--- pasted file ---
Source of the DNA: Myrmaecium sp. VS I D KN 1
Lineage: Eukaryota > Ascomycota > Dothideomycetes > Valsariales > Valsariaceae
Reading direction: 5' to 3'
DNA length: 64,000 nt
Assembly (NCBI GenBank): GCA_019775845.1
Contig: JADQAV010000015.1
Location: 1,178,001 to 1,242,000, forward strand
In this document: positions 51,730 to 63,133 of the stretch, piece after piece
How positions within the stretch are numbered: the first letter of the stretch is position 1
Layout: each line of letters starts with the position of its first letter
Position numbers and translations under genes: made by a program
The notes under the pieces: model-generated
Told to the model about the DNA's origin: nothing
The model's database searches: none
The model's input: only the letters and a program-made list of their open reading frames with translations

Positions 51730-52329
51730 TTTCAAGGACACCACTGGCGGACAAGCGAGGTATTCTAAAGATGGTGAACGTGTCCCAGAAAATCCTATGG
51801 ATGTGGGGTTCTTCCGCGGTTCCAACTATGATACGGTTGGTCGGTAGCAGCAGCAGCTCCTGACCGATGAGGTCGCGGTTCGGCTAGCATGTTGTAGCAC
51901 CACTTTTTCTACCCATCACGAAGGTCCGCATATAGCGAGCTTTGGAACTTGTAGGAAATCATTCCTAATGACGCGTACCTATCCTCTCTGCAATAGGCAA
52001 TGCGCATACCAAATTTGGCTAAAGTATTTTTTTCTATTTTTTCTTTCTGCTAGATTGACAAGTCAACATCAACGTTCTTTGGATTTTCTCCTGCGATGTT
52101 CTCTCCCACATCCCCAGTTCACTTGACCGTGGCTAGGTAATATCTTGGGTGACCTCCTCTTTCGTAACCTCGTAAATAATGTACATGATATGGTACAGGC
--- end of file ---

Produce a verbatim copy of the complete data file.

Source of the DNA: Myrmaecium sp. VS I D KN 1
Lineage: Eukaryota > Ascomycota > Dothideomycetes > Valsariales > Valsariaceae
Reading direction: 5' to 3'
DNA length: 64,000 nt
Assembly (NCBI GenBank): GCA_019775845.1
Contig: JADQAV010000015.1
Location: 1,178,001 to 1,242,000, forward strand
In this document: positions 51,730 to 63,133 of the stretch, piece after piece
How positions within the stretch are numbered: the first letter of the stretch is position 1
Layout: each line of letters starts with the position of its first letter
Position numbers and translations under genes: made by a program
The notes under the pieces: model-generated
Told to the model about the DNA's origin: nothing
The model's database searches: none
The model's input: only the letters and a program-made list of their open reading frames with translations

Positions 51730-52329
51730 TTTCAAGGACACCACTGGCGGACAAGCGAGGTATTCTAAAGATGGTGAACGTGTCCCAGAAAATCCTATGG
51801 ATGTGGGGTTCTTCCGCGGTTCCAACTATGATACGGTTGGTCGGTAGCAGCAGCAGCTCCTGACCGATGAGGTCGCGGTTCGGCTAGCATGTTGTAGCAC
51901 CACTTTTTCTACCCATCACGAAGGTCCGCATATAGCGAGCTTTGGAACTTGTAGGAAATCATTCCTAATGACGCGTACCTATCCTCTCTGCAATAGGCAA
52001 TGCGCATACCAAATTTGGCTAAAGTATTTTTTTCTATTTTTTCTTTCTGCTAGATTGACAAGTCAACATCAACGTTCTTTGGATTTTCTCCTGCGATGTT
52101 CTCTCCCACATCCCCAGTTCACTTGACCGTGGCTAGGTAATATCTTGGGTGACCTCCTCTTTCGTAACCTCGTAAATAATGTACATGATATGGTACAGGC